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I can't find any good resources online that explain how we can derive the effect of a uniform electric field on a free electron using the quantum mechanics Hamiltonian formalism.

In our condensed matter notes, it explains that the effect of an electric field on the occupied electron states in an unfilled band is to 'tilt' it towards electron k states in the positive x-direction but I don't understand how this can be proved. Firslty it seems like the electric field would change the the band (since it would affect the energies) rather than just tilt it, also using this classical argument I would expect constant acceleration to higher and higher k states in the positive x-direction.

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Therefore I wanted to go back to basics to understand exactly how electric field causing an 'current' (or acceleration of a charged particle) is treated in QM.

How does this work in QM?

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  • $\begingroup$ Have you considered the usual single-particle nonrelativistic model with Hamiltonian $H=p^2/2m+V(x)$ where $\nabla V=\vec E$? $\endgroup$ Jun 9, 2021 at 0:17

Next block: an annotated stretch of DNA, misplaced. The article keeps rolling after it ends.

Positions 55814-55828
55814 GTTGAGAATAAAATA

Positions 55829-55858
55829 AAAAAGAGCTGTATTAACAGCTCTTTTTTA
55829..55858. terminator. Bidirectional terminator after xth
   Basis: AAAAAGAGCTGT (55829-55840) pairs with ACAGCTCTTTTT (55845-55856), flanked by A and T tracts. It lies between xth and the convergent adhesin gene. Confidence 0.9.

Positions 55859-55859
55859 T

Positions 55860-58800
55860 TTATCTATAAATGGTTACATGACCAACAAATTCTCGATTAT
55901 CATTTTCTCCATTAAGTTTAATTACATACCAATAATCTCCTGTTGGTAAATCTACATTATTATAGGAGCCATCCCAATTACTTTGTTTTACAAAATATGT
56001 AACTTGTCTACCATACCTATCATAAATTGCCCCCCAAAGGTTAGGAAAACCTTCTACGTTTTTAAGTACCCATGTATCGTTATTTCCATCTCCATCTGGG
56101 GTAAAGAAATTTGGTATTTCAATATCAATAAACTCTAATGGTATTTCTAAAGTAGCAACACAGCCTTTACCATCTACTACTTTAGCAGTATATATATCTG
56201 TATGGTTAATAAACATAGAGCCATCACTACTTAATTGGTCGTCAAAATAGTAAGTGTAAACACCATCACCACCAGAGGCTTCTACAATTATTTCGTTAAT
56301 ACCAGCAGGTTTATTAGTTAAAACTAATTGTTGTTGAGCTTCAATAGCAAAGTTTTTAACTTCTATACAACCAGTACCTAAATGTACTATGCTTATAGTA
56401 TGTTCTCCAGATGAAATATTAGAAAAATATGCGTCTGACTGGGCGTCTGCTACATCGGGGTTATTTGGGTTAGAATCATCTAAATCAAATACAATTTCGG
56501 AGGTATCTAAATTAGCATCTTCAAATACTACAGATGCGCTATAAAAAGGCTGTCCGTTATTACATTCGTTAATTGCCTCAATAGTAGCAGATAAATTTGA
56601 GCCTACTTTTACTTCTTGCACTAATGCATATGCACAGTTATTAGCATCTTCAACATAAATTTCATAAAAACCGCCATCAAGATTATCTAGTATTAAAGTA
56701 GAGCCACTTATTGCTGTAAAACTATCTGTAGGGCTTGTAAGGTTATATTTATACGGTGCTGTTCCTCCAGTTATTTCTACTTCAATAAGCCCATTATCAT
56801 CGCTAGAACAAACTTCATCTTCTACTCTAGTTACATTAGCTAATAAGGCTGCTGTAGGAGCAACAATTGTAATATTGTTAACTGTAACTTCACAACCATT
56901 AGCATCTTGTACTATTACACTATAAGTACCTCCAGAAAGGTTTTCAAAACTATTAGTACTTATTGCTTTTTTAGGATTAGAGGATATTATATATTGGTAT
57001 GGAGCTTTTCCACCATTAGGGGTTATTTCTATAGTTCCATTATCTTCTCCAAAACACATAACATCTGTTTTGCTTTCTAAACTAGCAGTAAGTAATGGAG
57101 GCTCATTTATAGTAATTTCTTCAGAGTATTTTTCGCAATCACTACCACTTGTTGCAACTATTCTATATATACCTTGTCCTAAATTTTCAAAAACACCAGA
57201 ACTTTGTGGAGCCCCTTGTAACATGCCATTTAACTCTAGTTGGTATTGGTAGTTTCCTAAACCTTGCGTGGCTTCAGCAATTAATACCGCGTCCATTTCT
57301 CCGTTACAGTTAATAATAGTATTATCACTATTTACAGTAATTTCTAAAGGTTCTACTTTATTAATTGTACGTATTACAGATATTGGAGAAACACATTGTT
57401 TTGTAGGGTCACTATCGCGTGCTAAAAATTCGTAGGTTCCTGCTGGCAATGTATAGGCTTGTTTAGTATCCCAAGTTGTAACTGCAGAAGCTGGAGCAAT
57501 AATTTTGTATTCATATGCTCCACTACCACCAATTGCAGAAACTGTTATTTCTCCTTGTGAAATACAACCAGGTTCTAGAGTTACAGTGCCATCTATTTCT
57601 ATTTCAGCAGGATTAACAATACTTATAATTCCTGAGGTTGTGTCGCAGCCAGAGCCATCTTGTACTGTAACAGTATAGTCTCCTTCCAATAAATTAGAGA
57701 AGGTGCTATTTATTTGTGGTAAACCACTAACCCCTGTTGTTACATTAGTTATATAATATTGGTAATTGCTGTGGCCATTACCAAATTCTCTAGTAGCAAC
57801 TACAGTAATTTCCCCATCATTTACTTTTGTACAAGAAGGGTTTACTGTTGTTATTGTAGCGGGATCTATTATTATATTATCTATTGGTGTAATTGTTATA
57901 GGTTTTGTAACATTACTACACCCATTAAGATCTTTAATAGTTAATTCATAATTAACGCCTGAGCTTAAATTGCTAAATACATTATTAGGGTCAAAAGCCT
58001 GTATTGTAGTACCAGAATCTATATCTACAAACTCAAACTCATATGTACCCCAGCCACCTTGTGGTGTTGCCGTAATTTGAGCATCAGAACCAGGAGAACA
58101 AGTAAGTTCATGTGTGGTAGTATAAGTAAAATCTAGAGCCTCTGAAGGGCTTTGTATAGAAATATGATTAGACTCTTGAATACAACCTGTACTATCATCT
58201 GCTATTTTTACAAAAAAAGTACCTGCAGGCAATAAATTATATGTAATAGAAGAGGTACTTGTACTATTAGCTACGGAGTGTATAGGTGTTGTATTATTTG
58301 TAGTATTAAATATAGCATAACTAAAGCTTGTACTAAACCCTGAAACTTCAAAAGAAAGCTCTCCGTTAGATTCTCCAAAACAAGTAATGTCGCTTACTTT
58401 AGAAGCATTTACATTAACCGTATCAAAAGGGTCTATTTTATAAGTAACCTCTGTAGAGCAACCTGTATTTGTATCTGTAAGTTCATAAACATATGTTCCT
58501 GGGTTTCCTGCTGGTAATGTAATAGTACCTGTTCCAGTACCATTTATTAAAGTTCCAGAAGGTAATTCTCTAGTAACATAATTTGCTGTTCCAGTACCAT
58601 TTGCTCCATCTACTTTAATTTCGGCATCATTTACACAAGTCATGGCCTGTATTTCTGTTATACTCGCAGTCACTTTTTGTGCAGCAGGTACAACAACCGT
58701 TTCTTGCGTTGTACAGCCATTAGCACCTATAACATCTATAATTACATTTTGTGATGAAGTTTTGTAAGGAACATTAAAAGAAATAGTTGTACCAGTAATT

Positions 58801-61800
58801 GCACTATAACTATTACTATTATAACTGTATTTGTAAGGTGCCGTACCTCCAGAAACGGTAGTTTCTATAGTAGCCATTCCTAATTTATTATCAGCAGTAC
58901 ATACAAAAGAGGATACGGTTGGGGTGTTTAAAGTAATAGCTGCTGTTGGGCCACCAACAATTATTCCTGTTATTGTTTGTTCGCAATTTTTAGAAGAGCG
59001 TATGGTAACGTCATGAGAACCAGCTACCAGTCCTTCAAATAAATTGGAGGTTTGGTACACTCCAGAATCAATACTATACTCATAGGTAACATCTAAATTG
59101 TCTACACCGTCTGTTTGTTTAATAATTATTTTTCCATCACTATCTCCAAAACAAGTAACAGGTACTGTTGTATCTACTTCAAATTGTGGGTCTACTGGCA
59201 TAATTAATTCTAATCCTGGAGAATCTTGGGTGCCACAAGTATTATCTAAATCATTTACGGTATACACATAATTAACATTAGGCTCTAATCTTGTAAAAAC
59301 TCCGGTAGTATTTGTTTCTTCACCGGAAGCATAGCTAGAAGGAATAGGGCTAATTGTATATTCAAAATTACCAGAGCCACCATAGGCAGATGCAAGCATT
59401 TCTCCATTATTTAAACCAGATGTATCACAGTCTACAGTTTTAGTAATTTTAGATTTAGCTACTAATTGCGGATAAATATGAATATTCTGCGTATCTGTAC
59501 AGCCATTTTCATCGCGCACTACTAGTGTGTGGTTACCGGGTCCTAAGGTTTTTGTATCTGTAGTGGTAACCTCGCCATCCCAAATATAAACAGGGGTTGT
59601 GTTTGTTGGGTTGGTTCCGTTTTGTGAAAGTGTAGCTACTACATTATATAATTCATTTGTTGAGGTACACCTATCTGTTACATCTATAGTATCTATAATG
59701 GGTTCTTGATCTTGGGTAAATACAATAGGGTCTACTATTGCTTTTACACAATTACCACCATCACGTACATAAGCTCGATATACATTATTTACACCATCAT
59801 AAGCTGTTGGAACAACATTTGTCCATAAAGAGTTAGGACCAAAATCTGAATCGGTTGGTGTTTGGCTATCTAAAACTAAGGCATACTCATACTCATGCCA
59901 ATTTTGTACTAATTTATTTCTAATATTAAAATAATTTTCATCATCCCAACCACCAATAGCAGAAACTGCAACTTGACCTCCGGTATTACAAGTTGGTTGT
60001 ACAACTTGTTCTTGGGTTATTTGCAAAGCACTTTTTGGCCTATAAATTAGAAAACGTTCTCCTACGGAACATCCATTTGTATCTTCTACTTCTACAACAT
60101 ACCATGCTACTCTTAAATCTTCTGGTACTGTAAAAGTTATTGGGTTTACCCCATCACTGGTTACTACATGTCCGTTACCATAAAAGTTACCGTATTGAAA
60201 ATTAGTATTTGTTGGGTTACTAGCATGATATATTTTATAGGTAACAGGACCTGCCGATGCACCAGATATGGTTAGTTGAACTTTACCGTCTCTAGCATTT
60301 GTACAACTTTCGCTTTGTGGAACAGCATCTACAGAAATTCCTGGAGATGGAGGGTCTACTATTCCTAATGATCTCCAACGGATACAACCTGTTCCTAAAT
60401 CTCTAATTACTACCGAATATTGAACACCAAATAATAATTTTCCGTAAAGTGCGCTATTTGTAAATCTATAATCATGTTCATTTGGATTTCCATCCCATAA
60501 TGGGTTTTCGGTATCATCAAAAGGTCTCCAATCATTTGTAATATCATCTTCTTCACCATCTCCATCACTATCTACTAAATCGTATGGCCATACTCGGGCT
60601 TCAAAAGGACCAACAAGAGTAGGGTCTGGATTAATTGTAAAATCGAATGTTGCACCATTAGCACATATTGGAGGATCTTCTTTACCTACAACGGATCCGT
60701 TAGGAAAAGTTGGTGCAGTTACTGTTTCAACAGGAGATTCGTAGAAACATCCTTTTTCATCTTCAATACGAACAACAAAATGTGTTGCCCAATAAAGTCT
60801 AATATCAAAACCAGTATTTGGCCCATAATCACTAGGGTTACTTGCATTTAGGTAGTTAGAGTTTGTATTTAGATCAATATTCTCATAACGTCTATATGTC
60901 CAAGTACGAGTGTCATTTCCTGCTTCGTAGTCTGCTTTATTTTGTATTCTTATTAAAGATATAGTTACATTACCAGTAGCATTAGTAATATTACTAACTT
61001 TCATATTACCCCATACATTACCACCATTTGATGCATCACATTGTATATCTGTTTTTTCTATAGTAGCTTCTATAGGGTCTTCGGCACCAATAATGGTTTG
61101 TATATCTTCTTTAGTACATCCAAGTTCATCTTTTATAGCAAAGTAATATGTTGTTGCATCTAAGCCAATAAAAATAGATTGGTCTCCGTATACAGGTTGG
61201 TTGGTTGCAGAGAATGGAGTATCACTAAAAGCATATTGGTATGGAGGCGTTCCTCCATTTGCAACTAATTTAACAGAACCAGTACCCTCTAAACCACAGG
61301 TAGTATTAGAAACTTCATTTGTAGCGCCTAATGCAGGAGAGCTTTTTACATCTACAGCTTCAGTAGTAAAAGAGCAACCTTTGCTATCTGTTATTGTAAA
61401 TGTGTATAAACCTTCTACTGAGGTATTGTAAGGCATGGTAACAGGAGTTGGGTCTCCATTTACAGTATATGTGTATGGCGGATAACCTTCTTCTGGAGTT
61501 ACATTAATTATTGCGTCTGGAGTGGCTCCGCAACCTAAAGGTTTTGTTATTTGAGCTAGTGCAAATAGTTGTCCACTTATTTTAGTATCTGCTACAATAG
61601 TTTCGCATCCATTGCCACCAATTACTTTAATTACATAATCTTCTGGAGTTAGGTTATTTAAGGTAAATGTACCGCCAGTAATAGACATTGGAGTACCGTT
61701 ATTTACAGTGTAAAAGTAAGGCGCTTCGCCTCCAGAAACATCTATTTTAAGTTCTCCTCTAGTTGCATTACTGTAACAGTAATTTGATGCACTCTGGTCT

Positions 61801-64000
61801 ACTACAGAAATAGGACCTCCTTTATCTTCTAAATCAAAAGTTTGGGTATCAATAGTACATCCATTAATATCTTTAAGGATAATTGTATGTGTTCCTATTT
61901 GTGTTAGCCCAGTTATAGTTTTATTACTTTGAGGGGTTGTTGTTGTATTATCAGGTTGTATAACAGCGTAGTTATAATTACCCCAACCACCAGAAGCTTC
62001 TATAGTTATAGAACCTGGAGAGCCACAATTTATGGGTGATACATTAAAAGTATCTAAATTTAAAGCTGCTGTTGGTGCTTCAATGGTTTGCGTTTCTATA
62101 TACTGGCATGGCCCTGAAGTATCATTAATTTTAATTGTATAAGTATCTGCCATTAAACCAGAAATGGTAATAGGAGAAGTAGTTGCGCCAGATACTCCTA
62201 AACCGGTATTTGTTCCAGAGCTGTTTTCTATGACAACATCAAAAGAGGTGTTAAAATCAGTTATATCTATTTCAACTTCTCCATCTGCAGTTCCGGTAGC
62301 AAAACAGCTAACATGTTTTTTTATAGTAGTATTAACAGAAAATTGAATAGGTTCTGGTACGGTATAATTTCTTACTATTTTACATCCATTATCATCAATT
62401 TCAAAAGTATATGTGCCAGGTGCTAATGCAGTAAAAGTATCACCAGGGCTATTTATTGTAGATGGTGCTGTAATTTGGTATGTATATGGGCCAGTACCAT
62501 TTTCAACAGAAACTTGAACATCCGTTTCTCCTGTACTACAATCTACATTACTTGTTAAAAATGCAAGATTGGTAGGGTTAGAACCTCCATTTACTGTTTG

• $\begingroup$ This is the Hamiltonian I was thinking of yes, but I guess I would be hoping to see the perturbative approach maybe where it showed that the k-states got 'tilted' like in my question $\endgroup$
    – Alex Gower
    Jun 9, 2021 at 9:33

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For simplicity, let's consider a one-dimensional system without any scattering process. The Hamiltonian can be written as $\hat{{\mathcal H}} = \hat{{\mathcal H}_0} - eE\hat{x}~~(e < 0).$ Here, the electric field is assumed to be of magnitude $E~$ in the $x$ direction.

The translation operator $\hat{T}$ satisfies $$ \hat{T} f(x) = f(x + a), $$ for any function $f$ of $x$, where $a$ is the lattice constant. Using the Heisenberg equation of motion, we obtain $$ \frac{\partial \hat{T}}{\partial t} = \frac{1}{i\hbar}[T, {\mathcal H}] = \frac{i}{\hbar}eEa\hat{T}. $$ On the other hand, the expected value of $\hat{T}$ for the state with a wavenumber $k$ is $\langle \hat{T}\rangle = {\mathrm e}^{ika}$. Therefore, $$ \left\langle \frac{\partial \hat{T}}{\partial t} \right\rangle = i\frac{\partial k}{\partial t}a {\mathrm e}^{ika} = i\frac{\partial k}{\partial t}a\langle \hat{T}\rangle. $$ With these two equations, we get $$ \hbar\frac{\partial k}{\partial t} = eE. $$ This is the equation of motion of the Bloch electron. From this equation, we know that electrons are accelerated by the electric field.

In condensed matter systems, electrons are scattered by impurities and other factors, so they do not continue to accelerate. For example, the Boltzmann equation(semiclassical) and the Kubo formula(quantum) can be used to calculate the conductivity by incorporating such effects.

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